Daniel Heywood: One issue that's gained a lot of public attention recently is timesheet falsification. Now that can take two forms. One is on the employer's side when the employer is actually underpaying staff and the second is the employee's side where the employee is overstating the time that they've spent at work in order to get incentives. I'm here with Deepak today and he's going to take us through some examples of this happening.
Deepak Pillai: The example you mentioned of employees committing wage fraud, we've seen this actually occur in franchisee agreements which you would have seen recently in the media as well. We found that franchisees have essentially had two common ways that they have been committing this employee underpayment. The first one we've seen is where they've kept two separate records: they've got the employee to actually say that they've worked ten hours and that information is then provided to corporate and then they're paid accordingly for that ten hours that they've put in the books, but on the side they've actually rostered them on for 20 hours and therefore they're only being paid half the rate that they're actually supposed to be paid.
The other method that we've also seen is what we call a cashback scheme where they are paid the correct amount based on the hours that they've worked, but then the franchisee will actually get the employee to pay them back some money and they usually do this because they might have some employees that are visa-sponsored or they're threatening them with a loss of their job if they don't actually pay that money back.
We've had then clients ask us how could they have identified these from their franchisees and what we've told them is there is a couple of controls that they could have put in place to help them identify these issues.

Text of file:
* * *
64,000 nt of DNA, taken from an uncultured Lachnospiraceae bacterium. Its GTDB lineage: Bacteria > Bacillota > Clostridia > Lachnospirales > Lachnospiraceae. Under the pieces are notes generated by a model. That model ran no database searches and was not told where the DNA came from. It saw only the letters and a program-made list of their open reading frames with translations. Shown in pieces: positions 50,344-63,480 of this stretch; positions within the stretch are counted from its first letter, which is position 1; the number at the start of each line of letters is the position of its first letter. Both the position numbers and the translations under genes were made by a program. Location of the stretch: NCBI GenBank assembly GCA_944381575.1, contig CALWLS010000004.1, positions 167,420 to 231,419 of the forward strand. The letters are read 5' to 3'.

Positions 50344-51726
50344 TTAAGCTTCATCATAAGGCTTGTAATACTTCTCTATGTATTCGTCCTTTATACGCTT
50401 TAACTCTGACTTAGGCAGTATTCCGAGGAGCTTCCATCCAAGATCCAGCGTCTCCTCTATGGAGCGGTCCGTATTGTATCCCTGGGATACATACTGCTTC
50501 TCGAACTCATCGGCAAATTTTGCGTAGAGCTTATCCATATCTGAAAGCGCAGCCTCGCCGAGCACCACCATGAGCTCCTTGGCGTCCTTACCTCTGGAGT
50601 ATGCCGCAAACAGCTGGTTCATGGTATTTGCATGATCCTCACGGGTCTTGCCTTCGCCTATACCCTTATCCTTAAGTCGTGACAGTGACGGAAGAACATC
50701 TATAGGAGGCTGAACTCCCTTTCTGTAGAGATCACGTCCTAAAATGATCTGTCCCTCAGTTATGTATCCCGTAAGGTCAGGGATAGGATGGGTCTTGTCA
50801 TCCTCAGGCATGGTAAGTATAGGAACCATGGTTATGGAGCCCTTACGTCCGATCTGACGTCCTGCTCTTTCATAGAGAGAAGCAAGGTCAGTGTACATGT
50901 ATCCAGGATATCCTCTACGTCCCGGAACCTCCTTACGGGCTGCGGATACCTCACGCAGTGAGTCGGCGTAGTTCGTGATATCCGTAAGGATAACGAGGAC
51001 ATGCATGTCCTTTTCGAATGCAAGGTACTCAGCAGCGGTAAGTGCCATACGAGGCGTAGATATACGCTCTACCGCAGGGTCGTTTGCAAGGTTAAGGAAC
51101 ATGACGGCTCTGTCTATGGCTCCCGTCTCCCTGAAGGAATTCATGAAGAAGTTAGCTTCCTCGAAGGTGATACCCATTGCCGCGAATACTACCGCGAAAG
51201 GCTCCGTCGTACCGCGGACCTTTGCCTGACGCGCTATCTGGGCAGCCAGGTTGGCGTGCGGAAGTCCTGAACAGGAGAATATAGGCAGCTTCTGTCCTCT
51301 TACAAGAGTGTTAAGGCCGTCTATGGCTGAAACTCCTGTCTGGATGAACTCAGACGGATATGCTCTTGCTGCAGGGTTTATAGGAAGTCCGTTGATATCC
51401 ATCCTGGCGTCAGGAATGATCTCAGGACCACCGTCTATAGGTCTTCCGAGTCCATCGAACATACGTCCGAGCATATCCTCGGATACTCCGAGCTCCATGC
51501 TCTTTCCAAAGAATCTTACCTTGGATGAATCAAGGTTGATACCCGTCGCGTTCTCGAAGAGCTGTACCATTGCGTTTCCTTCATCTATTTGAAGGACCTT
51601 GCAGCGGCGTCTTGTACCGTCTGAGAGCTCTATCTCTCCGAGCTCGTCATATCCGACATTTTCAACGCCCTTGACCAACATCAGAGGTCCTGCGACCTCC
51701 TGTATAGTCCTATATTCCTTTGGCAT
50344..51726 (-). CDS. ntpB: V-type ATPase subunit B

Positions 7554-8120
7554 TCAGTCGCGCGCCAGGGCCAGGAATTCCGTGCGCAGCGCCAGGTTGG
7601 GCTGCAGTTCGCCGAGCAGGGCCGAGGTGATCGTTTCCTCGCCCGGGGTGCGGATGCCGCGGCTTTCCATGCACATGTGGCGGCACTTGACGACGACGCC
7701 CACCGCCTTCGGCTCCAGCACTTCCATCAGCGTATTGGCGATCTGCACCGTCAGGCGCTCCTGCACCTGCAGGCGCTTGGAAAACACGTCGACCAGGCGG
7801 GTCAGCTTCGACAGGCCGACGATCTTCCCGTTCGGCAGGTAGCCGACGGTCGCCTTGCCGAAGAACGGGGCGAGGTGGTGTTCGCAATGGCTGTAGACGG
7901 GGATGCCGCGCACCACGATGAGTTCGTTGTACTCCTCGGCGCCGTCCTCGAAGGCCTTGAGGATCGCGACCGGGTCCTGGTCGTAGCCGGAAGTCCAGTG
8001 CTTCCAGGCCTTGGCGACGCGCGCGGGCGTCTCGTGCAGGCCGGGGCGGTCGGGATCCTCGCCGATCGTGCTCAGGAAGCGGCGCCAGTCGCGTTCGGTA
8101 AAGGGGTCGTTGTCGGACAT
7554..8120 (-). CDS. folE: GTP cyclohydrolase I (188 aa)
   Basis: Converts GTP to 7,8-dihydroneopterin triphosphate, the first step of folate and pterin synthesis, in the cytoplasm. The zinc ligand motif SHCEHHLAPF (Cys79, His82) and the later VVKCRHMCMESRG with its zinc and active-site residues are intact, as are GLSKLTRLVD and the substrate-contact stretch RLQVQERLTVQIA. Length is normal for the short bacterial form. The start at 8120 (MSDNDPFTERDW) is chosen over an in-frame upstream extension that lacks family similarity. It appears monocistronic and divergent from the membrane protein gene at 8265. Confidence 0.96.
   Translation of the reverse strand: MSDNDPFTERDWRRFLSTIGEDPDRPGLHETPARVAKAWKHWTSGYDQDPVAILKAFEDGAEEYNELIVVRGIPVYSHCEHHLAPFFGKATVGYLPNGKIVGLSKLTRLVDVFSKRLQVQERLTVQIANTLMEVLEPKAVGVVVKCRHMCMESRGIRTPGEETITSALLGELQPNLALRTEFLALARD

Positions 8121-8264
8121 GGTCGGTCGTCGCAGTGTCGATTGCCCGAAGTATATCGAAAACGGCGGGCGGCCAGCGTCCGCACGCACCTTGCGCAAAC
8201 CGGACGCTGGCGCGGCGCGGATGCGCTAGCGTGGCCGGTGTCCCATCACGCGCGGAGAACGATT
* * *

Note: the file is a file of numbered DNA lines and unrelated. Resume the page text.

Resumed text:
Firstly, data analytics could have helped them. They get a lot of information provided to them from their franchisees. Corporate can then actually run some analytics and identify some red flags where particularly some of those franchisees might actually be committing employee underpayments.
Secondly as well a random audit process would potentially help uncover this as well. This was a particular issue that was common across the industry and people were aware of it, so some things like random audits could have helped identify that.
Dan you also mentioned employer perpetrator fraud. What are some examples you've seen of that?
Daniel Heywood: So we were recently out at a logistics company that was facing significant pressure from a regulator ‒ they were almost getting shut down. Now the problem was there that drivers are spending too long on the roads and those drivers were breaking their legislation around how long they can actually spend on the roads. We were able to do an investigation to identify that drivers weren't actually spending that much time on the roads: they were actually overstating that time. We were able to look at things like payslips, swipe cards and vehicle logs to identify that they weren’t actually driving as long as they said they were.
One control that we recommended going forward is a zero tolerance policy towards that type of fraud. From the top down they should be demonstrating that that isn't accepted within their organisation, and telling all the employees that.